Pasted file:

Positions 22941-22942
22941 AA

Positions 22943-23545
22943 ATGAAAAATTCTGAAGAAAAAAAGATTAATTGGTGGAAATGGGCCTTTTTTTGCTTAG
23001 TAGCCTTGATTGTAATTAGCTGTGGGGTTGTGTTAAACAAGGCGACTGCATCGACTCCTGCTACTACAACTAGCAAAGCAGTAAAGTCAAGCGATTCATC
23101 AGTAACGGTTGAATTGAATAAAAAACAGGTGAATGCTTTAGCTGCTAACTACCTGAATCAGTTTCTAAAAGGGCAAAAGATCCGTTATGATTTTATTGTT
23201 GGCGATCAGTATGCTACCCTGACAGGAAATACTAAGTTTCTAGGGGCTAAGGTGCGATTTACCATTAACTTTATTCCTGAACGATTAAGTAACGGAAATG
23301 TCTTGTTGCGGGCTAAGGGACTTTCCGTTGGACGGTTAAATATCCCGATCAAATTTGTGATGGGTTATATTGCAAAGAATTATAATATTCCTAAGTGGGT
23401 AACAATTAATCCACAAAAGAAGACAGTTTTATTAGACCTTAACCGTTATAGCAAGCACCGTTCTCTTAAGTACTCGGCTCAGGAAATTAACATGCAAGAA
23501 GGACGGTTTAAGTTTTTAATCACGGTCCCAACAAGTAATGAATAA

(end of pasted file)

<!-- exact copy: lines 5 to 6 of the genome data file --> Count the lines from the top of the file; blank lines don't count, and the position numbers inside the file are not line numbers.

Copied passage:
23001 TAGCCTTGATTGTAATTAGCTGTGGGGTTGTGTTAAACAAGGCGACTGCATCGACTCCTGCTACTACAACTAGCAAAGCAGTAAAGTCAAGCGATTCATC
23101 AGTAACGGTTGAATTGAATAAAAAACAGGTGAATGCTTTAGCTGCTAACTACCTGAATCAGTTTCTAAAAGGGCAAAAGATCCGTTATGATTTTATTGTT